F: Itís an interesting thing. Iím really fortunate that with my label, I get to really creatively express who I am, which is amazing.
Musically speaking, from day one, Iíve really been able to make the record that I wanted to. I can dress how I want and I can say what I want. Itís a creative freedom a lot of artists donít get and for that Iíve been very fortunate with my record company.
I think that itís the type of thing thatís missing in the process of music and images thatís going on right now. There really has to be a time where America, just like the rest of the world, says ĎHey letís embrace people for their unique qualitiesí as opposed to pitchforking them up somewhere and having a witch hunt. Itís pretty ridiculous.
DW: Did you encounter a lot of rejection early on?
F: UmÖ Iíve experienced years and beyond [of rejection]. [Laughs] Itís a crazy thing. I play piano and Iím a singer. When I first tried to get a record deal back when I was 17, it was at a time when Britney Spears was gallivanting around on stage with a snake and the Backstreet Boys were in their matching white outfits flying in the air. So what I do wasnít really right at the time.
DW: So very few new out artists have found the kind of mainstream acceptance that you have right out of the box? Elton John and George Michael are out, but they came out after the peak of their success? Some might call you a bit of a trailblazerÖ but do you feel like one?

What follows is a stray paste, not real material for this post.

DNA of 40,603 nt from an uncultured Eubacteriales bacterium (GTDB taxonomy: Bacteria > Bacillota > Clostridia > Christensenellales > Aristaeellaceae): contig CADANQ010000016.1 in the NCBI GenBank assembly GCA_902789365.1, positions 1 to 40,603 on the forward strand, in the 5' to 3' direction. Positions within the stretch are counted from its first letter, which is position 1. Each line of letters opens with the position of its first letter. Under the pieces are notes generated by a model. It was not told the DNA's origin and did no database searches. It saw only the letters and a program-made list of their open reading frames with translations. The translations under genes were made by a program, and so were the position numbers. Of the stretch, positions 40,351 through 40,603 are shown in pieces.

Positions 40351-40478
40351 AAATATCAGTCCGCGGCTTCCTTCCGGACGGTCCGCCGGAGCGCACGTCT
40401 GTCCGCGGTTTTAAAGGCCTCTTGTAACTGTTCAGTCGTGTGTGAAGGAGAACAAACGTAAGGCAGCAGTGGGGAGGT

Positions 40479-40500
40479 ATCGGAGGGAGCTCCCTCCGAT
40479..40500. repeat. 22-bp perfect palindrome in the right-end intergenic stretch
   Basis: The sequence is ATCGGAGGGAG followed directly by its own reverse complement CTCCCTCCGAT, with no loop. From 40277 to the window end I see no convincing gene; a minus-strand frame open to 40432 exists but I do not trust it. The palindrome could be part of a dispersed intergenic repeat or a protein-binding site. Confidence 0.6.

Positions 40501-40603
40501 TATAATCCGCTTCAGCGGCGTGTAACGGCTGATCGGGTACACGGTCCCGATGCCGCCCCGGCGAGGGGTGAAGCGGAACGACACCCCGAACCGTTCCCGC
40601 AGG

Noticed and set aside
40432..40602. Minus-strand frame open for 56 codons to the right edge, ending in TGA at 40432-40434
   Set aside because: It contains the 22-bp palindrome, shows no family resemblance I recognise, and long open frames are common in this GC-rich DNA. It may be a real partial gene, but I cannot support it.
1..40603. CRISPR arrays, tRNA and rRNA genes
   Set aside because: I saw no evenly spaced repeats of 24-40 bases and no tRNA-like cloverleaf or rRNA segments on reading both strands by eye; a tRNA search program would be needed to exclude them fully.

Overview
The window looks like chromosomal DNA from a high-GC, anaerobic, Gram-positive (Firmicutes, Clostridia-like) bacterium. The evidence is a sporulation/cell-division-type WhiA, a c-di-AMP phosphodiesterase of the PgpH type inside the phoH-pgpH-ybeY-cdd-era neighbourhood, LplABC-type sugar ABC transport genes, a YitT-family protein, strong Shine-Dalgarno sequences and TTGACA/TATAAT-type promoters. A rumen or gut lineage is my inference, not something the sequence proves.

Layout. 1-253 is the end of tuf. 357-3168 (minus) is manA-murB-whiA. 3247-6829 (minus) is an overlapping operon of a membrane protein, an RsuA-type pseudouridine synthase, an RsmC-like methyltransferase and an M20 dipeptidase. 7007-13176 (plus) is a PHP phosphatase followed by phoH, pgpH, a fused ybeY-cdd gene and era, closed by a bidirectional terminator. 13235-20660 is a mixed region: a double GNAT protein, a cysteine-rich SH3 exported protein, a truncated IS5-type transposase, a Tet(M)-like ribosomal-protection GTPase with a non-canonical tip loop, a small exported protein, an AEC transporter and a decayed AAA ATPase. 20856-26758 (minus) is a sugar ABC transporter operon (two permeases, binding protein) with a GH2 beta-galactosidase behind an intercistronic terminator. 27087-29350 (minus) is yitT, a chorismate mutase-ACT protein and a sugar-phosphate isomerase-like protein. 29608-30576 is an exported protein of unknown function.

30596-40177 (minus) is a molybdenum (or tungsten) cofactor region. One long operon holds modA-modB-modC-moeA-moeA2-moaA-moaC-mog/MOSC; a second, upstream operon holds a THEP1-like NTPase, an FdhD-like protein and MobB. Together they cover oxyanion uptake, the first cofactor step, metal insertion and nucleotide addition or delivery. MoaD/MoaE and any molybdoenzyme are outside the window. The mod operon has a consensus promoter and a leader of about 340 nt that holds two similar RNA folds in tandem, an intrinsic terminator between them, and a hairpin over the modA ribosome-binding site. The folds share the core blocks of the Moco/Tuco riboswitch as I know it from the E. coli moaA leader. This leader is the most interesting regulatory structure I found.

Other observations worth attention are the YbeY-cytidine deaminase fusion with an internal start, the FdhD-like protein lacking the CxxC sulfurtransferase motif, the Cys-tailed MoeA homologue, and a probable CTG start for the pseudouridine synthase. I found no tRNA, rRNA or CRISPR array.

F: You know some days I do and some days I donít. I wouldnít necessarily think that Iím doing anything that hasnít been done or said before. But I think that in my songs ,thereís definitely a uniqueness to them in comparison to whatís happening on the radio right now.
I really just write from my heart and my experiences and the things that I want to talk about and if thatís trailblazing [Laughs]Ö and sets off fire and smoke, thatís amazing and thatís compliment.
DW: Speaking of compliments, how did you feel when American Idol chose to use your single ďHollywood Is Not AmericaĒ last season?
F: Do you want the truth or the sugarcoated answer?
DW: By all means, Iíll take truth over saccharine any day. Do tellÖ
F: [Laughs] OK, Iíll give you a version of both. It was obviously a phenomenal sort of idea and American Idol was extremely supportive of the single and of me and it certainly brought me into lots of households and sold lots of singles. 'So I was kind of like, 'WowÖ luck has been bestowed upon me.' That was great.
But at the end of the day, we didnít sell two million records because of it. And that is in no way meant to diminish the fact that they were so supportive and really awesome. Any time a singer/songwriter or just a songwriter can get one of their songs into a major television show or a movie or commercial or anything, it blows your mind.